Georgia

  1. Get big production from LB Jordan Jenkins: There’s no overstating the impact of now-departed LB Jarvis Jones. The Bulldogs star, who was drafted in the first round of the NFL Draft, terrorized opposing quarterbacks on his way to SEC Defensive Player of the Year honors a year ago. Replacing Jones won’t be easy and Jenkins seems to be Georgia’s best shot. The rising sophomore had five sacks last year in limited action. If Jenkins can be the game-changing presence Georgia thinks he can be, the Bulldogs will have one more way to win close games.
  2. Trust the run: Having a quarterback like Aaron Murray makes it easy to get in a habit of calling pass after pass. Doing so would neglect RBs Todd Gurley and Keith Marshall. The duo combined to rush for 2,144 yards and 25 TDs as freshmen a year ago. Murray will have breakout candidate WR Malcolm Mitchell to throw to, but there is a lot of inexperience in the receiving corps for Georgia this season. Allowing Gurley and Marshall to take the pressure off early can give Murray’s younger options time to develop.
  3. Win at home: The Bulldogs’ three biggest games are either at home or on a neutral field. League games against South Carolina and LSU will be played between the hedges. Winning those two games before the neutral-field game against Florida would give the Bulldogs a great chance of winning the SEC East.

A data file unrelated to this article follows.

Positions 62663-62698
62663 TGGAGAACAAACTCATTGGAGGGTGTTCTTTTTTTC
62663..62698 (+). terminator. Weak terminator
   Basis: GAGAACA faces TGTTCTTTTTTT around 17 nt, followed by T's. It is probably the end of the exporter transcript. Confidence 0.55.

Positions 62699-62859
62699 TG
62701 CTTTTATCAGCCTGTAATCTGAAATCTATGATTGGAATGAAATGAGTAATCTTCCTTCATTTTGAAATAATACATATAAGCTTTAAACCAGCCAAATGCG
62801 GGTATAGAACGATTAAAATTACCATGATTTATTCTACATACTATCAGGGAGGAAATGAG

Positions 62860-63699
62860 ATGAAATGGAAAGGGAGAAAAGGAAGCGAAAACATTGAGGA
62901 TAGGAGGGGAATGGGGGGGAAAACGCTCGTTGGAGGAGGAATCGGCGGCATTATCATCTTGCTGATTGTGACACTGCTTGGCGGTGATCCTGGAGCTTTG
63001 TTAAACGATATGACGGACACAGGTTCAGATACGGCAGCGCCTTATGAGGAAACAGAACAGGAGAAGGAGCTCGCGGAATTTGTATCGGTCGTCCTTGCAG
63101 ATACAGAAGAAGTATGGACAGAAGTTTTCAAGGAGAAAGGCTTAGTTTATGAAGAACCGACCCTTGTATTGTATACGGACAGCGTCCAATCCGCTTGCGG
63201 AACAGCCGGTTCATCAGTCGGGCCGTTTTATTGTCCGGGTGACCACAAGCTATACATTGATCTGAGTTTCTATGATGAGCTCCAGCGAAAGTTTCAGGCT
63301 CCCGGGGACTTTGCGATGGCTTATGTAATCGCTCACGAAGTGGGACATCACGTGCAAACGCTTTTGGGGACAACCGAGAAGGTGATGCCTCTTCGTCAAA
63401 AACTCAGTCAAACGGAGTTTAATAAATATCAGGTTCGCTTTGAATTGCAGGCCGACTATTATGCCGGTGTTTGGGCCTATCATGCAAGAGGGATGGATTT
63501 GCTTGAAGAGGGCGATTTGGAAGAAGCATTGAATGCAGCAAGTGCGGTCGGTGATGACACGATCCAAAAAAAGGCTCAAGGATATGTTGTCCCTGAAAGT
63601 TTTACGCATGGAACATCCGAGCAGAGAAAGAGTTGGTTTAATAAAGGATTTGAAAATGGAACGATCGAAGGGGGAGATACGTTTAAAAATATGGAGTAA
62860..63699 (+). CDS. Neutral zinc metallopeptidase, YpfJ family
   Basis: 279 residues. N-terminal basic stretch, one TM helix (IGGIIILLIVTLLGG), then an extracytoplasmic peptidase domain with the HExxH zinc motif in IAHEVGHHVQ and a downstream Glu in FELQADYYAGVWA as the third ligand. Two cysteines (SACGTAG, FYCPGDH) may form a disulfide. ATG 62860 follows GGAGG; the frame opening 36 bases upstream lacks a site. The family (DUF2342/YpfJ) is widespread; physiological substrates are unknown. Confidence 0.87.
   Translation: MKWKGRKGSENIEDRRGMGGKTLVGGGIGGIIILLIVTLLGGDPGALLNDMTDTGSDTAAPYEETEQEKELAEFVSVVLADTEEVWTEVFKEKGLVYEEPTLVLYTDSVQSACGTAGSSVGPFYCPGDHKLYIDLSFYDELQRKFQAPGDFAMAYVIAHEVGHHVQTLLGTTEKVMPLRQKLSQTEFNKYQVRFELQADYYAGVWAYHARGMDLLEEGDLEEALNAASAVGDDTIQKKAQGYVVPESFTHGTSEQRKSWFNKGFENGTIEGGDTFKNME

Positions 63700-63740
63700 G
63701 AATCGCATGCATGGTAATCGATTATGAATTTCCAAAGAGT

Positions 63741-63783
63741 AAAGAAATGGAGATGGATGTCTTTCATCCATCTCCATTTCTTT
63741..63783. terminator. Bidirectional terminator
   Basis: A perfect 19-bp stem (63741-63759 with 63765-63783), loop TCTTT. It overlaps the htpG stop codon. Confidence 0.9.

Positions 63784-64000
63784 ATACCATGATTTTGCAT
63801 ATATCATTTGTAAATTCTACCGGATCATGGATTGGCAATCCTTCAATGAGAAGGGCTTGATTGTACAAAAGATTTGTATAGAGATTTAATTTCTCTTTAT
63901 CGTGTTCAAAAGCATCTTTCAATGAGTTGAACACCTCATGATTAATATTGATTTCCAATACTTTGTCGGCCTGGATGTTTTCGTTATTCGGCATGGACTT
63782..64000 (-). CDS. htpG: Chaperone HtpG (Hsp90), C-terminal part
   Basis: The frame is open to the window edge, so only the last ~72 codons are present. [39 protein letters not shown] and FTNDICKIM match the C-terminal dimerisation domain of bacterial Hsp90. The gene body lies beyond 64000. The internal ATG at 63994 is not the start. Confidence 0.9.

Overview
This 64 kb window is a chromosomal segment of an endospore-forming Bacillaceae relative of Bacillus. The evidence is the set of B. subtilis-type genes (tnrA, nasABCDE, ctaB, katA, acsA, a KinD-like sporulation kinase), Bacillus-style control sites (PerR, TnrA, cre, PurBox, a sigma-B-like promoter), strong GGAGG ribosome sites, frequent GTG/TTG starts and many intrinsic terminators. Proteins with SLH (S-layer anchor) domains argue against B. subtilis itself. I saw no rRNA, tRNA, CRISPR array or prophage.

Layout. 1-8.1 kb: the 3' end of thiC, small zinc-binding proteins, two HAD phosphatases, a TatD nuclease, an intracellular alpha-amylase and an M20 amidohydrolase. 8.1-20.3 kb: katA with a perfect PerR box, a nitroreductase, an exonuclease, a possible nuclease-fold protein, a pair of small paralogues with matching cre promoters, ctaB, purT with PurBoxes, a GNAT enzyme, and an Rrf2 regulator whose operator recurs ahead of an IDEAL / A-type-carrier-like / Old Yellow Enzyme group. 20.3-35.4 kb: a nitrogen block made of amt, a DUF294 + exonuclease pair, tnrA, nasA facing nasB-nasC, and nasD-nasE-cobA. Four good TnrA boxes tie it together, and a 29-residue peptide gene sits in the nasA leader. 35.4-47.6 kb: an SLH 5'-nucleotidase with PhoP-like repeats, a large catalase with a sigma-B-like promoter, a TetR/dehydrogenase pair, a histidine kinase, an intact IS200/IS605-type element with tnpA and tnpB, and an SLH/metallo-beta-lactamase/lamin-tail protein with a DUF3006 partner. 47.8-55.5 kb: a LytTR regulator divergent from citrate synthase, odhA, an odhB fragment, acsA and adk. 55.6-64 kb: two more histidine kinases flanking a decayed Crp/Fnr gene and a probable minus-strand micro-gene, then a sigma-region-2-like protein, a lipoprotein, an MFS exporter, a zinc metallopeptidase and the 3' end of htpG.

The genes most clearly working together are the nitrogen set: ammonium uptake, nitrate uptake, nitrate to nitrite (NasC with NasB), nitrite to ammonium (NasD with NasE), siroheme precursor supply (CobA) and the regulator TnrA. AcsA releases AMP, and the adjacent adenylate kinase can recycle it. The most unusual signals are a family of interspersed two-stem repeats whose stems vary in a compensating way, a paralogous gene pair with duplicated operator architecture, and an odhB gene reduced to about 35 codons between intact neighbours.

Kentucky

  1. Make a QB decision – and stick with it: Kentucky has a solid offensive line. It has RB Raymond Sanders to help relieve pressure off the passing game. Now Mark Stoops’ first critical decision as head coach will be selecting his QB1. And in order to best give his team a chance to develop, he needs to resist the urge to make a change at the position if/when his triggerman struggles. Jalen Whitlow apparently has the upperhand after spring practice, but Maxwell Smith played well in limited action a year ago. The idea that the race is so close seemingly means offensive coordinator Neal Brown has talent at the position.